Gabapentin enacarbil for antipsychotic induced akathisia in schizophrenia patients: a pilot open-labeled study
Received 15 August 2018
Accepted for publication 2 November 2018
Published 22 November 2018 Volume 2018:14 Pages 3179—3184
Checked for plagiarism Yes
Review by Single anonymous peer review
Peer reviewer comments 2
Editor who approved publication: Dr Taro Kishi
Masahiro Takeshima,1 Hiroyasu Ishikawa,2 Takashi Kanbayashi,1 Tetsuo Shimizu3
1Department of Neuropsychiatry, Akita University Graduate School of Medicine, Akita City, Akita 010-8543, Japan; 2Department of Neuropsychiatry, Nakadori Rehabilitation Hospital, Akita City, Akita 010-0001, Japan; 3Akita Prefectural Mental Health and Welfare Center, Akita City, Akita 010-0001, Japan
Objective: Gabapentin and its prodrug are candidate therapeutic agents for akathisia. An open-label pilot study was conducted to investigate the therapeutic potential of gabapentin enacarbil (GE) for akathisia.
Methods: In an open-labeled investigator-initiated clinical trial, nine outpatients with antipsychotics-induced akathisia were administered GE (300 or 600 mg/day) over 2 weeks. The BARS global akathisia score was used to assess akathisia. The BPRS was used to assess psychiatric symptoms. The subjects were also systematically questioned regarding the adverse events described in an interview form following GE treatment. An intension-to-treat analysis including all patients enrolled in the present study was completed.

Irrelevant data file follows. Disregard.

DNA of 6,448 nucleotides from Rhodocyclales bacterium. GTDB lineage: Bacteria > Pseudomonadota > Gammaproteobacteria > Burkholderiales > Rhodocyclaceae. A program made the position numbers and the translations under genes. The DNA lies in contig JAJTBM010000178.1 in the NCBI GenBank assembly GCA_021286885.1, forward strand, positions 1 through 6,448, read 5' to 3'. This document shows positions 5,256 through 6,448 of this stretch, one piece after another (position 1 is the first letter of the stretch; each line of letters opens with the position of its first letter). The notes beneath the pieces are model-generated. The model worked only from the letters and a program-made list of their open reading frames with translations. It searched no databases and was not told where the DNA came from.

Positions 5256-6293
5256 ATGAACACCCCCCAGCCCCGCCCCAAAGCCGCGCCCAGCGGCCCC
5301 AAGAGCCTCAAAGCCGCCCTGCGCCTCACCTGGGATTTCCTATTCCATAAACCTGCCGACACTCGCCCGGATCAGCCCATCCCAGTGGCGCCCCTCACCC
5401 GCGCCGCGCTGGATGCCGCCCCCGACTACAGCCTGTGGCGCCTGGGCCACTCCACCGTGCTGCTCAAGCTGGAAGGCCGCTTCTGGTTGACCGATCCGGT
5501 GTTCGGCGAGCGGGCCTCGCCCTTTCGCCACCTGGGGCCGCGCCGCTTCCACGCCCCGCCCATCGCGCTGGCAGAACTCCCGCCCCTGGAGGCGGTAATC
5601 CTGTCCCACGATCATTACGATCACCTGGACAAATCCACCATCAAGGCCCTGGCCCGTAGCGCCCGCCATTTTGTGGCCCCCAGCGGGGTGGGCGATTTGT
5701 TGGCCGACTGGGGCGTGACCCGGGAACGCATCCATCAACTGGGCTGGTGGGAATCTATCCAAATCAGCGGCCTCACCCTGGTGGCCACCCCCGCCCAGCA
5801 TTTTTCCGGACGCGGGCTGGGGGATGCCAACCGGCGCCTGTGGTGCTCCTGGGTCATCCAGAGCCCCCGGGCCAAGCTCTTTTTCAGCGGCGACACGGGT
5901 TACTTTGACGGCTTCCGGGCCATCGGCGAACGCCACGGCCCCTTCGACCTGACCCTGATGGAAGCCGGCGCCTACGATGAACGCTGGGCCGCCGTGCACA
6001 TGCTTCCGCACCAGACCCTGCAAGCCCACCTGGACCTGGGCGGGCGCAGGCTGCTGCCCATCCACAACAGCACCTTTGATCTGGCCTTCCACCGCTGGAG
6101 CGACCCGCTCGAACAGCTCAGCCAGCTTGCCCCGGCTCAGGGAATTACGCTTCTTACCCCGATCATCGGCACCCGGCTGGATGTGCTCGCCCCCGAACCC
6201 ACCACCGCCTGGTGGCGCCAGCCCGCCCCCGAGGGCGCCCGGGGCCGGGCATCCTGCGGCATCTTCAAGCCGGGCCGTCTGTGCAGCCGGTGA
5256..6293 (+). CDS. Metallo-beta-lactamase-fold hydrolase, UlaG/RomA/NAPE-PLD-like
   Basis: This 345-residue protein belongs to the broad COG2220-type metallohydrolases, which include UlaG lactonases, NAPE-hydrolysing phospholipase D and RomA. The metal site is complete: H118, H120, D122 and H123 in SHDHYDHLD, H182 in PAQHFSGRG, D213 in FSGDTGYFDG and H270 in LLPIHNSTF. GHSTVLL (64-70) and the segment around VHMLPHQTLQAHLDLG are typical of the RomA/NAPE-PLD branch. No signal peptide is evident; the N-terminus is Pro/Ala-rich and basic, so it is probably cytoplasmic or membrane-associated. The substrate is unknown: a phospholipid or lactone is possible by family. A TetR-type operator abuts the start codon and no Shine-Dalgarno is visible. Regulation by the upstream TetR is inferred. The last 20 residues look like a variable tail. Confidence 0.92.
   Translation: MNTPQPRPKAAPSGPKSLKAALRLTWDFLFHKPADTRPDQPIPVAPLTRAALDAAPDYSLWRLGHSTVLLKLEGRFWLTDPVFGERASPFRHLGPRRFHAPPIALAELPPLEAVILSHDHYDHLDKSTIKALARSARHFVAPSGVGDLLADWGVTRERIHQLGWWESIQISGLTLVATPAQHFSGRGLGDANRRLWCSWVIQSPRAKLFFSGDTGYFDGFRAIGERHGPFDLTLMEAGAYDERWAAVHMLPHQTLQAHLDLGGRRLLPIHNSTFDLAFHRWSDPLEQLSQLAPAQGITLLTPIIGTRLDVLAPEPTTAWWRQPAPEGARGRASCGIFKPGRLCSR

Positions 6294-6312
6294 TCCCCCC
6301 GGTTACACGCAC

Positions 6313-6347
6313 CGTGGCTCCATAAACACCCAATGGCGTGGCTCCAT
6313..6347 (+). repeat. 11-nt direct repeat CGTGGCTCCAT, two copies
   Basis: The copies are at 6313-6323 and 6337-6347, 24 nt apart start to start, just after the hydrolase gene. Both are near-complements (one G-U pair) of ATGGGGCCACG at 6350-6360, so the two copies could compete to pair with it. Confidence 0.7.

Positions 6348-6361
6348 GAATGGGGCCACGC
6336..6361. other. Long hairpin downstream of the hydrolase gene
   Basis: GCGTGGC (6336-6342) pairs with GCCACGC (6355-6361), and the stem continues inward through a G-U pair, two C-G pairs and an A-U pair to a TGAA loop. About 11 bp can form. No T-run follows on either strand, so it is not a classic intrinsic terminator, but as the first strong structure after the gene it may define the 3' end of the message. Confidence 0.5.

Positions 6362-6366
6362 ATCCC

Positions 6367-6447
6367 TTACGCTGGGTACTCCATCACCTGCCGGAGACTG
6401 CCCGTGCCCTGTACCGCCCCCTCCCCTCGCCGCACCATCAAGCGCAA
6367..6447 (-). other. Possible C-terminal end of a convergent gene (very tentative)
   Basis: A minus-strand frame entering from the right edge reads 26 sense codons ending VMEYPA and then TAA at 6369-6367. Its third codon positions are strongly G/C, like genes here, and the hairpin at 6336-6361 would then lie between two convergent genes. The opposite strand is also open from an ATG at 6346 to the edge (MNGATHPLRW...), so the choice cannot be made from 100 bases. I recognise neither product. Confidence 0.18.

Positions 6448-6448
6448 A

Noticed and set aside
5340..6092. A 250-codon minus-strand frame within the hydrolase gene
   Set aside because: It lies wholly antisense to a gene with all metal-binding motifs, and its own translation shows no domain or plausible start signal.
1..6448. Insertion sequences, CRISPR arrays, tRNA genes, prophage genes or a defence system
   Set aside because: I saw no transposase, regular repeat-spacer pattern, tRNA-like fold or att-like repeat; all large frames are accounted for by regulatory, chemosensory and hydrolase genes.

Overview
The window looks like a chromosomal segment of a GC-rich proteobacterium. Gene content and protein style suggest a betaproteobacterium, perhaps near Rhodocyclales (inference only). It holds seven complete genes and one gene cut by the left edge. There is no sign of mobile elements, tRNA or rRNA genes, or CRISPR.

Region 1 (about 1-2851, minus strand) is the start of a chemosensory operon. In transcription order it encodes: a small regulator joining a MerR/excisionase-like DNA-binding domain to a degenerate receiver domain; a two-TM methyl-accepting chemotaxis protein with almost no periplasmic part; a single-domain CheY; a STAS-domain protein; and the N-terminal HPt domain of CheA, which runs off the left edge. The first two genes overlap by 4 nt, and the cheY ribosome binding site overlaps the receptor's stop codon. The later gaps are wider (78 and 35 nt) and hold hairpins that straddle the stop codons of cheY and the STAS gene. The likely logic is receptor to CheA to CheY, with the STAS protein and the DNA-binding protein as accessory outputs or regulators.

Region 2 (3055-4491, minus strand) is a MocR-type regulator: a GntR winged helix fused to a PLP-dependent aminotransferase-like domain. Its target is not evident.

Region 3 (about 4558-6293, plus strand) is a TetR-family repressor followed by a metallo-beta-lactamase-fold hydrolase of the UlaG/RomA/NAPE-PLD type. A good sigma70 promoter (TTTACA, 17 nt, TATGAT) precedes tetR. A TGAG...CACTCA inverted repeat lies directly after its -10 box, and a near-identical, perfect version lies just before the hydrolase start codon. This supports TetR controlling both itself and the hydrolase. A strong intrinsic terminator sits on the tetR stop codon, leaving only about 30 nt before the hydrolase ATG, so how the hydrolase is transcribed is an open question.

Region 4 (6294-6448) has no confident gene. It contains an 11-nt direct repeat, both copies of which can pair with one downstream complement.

Results: One patient declined to participate further in the study on the third day after the start of treatment. Eight patients thus completed the entire trial (male: 2, female: 6, age [mean±SD]: 38.8±11.6 years). The average dosage of GE was 567 mg/day (300 mg/day [n=1], 600 mg/day [n=8]). The BARS global akathisia score significantly decreased after 1 and 2 weeks of treatment when compared to baseline (P=0.01 and P=0.01, respectively). There were no significant differences in BPRS score 1 or 2 weeks after the start of treatment. No serious adverse events occurred.
Conclusion: GE has therapeutic potential for antipsychotics-induced akathisia. No additional risk of GE use for the management of akathisia was indicated.
Keywords: clinical trial, antipsychotic agents, restless legs syndrome, schizophrenia
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